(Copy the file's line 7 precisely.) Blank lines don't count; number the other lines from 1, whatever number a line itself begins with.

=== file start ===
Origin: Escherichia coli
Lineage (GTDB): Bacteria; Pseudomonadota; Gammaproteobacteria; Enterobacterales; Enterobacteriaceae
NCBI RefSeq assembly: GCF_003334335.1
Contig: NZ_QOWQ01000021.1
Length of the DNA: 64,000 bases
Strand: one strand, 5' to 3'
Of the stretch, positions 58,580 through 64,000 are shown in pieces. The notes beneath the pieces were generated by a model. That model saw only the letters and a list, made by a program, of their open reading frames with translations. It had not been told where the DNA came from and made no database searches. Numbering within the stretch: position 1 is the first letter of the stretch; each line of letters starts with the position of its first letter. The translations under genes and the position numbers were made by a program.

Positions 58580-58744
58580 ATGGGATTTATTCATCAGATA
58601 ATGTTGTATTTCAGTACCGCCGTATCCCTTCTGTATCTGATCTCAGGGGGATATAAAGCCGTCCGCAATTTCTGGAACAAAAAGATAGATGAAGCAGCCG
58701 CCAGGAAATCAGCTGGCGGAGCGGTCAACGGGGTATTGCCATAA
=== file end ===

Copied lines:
Of the stretch, positions 58,580 through 64,000 are shown in pieces. The notes beneath the pieces were generated by a model. That model saw only the letters and a list, made by a program, of their open reading frames with translations. It had not been told where the DNA came from and made no database searches. Numbering within the stretch: position 1 is the first letter of the stretch; each line of letters starts with the position of its first letter. The translations under genes and the position numbers were made by a program.